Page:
When Abdu’l-Baha came to San Francisco in October, 1912, one of the firm believers was Charles Tinsley, a Negro butler formerly in the household of Mrs. Phoebe Apperson Hearst at Pleasanton. He had received the Baha’i Message from her niece, Miss Anne Apperson, and was eagerly anticipating Abdu’l-Baha’s visit. But Alas! Shortly before [Abdu’l-Baha] arrived, Mr. Tinsley had been unfortunate enough to meet with an accident in which his leg was broken and he was laid up in bed for many weeks. Being thus obliged to miss all the meetings and the feast, and the intimate association the other friends were privileged to enjoy with Abdu’l-Baha during His stay, poor Mr. Tinsley was very unhappy. When we explained to Abdu’l-Baha that he was suffering mentally as well as physically in his bitter disappointment in being so deprived, Abdu’l-Baha replied. “Well, if he is not able to come to see me, I will go to see him.” And so we drove to the humble home of Mr. Tinsley and his wife and found him in bed not only sad but even rebellious.

Abdu’l-Baha entered the room like a burst of sunshine, saying in His vibrant voice, “How are you? How are you? I am very glad to see you.”

Mr. Tinsley replied, “I am well except for this broken leg which has kept me in bed for a long time. I am impatient to be up and out and working for the [Baha’i] Cause, and I cannot understand why I should have been so afflicted.”

Abdu’l-Baha said: “You must not be sad. Cheer up. Praise be to God, you are dear to Me. Come, I will tell you a story.” Seating Himself on the edge of the bed, Abdu’l-Baha took Mr. Tinsley by the hand and began.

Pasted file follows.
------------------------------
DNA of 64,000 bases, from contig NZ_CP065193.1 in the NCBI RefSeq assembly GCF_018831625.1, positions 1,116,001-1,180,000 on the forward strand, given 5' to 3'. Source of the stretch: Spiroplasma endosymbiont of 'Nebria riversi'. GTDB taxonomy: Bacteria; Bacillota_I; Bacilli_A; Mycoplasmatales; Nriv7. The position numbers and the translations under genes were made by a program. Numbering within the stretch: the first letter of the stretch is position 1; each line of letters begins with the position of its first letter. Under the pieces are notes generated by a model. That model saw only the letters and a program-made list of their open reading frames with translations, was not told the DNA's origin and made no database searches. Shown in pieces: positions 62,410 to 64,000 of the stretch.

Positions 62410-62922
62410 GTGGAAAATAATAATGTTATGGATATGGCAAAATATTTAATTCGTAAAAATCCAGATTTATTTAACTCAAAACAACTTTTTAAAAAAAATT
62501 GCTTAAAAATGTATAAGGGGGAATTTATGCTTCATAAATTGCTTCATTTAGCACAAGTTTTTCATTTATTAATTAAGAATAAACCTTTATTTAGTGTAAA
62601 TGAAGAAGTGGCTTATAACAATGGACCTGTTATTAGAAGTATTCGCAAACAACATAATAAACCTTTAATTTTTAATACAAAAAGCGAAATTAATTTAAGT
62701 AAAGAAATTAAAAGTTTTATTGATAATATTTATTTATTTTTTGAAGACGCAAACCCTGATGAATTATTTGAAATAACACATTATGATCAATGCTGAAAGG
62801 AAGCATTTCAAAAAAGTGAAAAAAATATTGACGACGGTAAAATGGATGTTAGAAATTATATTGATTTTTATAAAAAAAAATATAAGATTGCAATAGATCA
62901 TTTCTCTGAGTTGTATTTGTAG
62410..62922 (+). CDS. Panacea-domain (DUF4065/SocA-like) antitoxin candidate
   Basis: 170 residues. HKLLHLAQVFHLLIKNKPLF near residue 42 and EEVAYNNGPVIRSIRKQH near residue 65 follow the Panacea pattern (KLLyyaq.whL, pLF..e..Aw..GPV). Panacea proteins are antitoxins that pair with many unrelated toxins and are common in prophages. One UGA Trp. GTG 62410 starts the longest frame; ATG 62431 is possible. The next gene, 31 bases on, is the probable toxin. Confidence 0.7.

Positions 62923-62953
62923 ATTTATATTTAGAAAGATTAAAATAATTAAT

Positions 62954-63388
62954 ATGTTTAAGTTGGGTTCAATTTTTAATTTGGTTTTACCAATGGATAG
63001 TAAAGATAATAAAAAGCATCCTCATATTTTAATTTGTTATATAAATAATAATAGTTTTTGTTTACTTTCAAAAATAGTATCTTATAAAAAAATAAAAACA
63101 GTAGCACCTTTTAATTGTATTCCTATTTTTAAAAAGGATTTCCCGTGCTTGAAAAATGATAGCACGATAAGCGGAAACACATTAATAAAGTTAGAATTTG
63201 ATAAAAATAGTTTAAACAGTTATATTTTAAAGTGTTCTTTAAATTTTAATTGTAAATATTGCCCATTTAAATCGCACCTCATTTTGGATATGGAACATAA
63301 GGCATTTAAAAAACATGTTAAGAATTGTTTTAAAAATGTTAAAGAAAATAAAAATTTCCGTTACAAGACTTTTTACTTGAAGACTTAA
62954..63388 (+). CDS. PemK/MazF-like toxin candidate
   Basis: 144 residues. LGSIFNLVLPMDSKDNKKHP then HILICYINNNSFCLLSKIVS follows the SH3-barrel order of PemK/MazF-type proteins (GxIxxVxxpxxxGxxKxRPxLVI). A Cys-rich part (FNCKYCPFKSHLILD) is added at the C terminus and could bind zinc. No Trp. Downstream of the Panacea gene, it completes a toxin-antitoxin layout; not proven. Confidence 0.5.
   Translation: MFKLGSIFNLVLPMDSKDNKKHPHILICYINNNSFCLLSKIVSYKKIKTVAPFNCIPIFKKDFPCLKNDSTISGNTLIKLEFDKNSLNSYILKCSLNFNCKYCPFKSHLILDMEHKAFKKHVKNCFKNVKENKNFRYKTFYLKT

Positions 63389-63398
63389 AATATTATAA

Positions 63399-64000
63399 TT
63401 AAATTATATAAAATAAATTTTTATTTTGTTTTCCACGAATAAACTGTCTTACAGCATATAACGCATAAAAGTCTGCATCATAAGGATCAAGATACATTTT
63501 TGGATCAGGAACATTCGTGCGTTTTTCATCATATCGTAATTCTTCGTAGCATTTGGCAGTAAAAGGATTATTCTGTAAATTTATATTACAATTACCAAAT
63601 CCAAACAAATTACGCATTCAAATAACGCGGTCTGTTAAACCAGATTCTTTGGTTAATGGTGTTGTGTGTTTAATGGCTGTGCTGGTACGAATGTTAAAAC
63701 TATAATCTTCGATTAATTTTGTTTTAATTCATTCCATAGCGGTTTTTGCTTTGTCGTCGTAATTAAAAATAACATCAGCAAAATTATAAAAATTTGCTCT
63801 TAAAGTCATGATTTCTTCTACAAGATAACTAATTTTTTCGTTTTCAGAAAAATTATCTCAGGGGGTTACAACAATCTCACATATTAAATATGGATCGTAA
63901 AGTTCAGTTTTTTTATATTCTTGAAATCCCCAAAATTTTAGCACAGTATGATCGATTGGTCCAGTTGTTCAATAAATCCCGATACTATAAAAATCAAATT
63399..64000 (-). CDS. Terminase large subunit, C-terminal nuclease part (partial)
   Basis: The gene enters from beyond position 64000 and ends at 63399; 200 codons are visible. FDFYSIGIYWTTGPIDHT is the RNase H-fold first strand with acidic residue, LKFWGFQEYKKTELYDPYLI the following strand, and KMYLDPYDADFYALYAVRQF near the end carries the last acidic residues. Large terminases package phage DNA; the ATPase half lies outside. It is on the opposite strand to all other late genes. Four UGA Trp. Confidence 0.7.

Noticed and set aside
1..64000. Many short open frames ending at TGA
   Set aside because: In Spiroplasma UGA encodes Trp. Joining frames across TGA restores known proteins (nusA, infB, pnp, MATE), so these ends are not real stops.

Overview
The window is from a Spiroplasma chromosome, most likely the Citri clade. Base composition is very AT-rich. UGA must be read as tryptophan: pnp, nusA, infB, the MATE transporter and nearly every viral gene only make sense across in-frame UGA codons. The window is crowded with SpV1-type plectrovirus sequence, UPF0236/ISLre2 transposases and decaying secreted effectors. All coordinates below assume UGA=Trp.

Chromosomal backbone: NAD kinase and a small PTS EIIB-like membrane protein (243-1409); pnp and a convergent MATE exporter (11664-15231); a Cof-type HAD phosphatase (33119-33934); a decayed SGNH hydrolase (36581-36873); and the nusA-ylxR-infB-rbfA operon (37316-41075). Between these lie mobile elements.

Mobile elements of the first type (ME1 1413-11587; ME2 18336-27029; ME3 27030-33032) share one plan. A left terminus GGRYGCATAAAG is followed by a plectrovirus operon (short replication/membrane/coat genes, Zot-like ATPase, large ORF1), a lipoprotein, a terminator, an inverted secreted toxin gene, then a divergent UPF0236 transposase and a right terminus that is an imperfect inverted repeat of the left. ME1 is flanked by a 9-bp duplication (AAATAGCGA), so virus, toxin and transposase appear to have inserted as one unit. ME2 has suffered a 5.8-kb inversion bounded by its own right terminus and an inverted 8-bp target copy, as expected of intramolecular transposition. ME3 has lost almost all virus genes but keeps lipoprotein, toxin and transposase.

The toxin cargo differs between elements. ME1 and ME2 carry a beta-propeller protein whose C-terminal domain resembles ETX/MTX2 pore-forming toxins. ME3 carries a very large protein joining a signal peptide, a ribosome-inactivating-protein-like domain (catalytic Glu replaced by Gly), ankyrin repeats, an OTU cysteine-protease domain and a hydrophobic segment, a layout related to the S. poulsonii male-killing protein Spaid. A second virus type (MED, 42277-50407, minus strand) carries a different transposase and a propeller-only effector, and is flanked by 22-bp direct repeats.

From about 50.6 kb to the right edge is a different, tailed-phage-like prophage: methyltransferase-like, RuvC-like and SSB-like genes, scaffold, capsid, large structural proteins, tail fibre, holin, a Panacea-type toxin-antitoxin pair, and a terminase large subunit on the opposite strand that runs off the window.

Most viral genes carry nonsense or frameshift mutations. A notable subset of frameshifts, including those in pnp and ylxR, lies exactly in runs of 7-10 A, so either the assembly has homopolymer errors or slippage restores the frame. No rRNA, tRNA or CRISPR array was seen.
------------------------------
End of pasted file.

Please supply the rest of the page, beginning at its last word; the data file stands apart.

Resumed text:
Once upon a time there was a great king who, having much love for one of his subjects, wished to appoint him to a high office. In order to train him, the king gave orders that he must be thrown into prison and after he had been there a certain length of time he was to be taken out and bastinadoed. He was then to be allowed to recover from this suffering, and finally the order came from the king that he must be hanged on the gallows until he was nearly dead. He was then to be taken to the hospital, and when he had sufficiently recovered he was brought before the king. It is easy to imagine the feelings of the poor man who, through these many trials, had had no word from the king who he loved so devotedly. He was unable to understand the meaning of these strange orders, and he suffered intensely both mentally and physically.

When he was finally brought before the king he threw himself on his knees and cried, ‘O my Lord, my Liege, your Majesty, what does this mean, these terrible ordeals?” I thought you loved me.’ The king lifted him to his feet and tenderly embracing him said: ‘I do love you. I have chosen you from among all my subjects to make you my prime minister, and these ordeals you have suffered are to make you know what punishment means. When you become prime minister you will have in your hands the lives of countless thousands. Whenever it may become necessary for you to order a man to be punished by being cast into prison you will know how it feels. If it should become necessary for you to order a man to be bastinadoed you will know how that would feel. If you should be obliged to condemn a man to death on the gallows you know how even that feels. It is because of my deep love for you, it is because of your great capacity, that I have chosen you for the highest office in the land, and have trained you for that purpose.’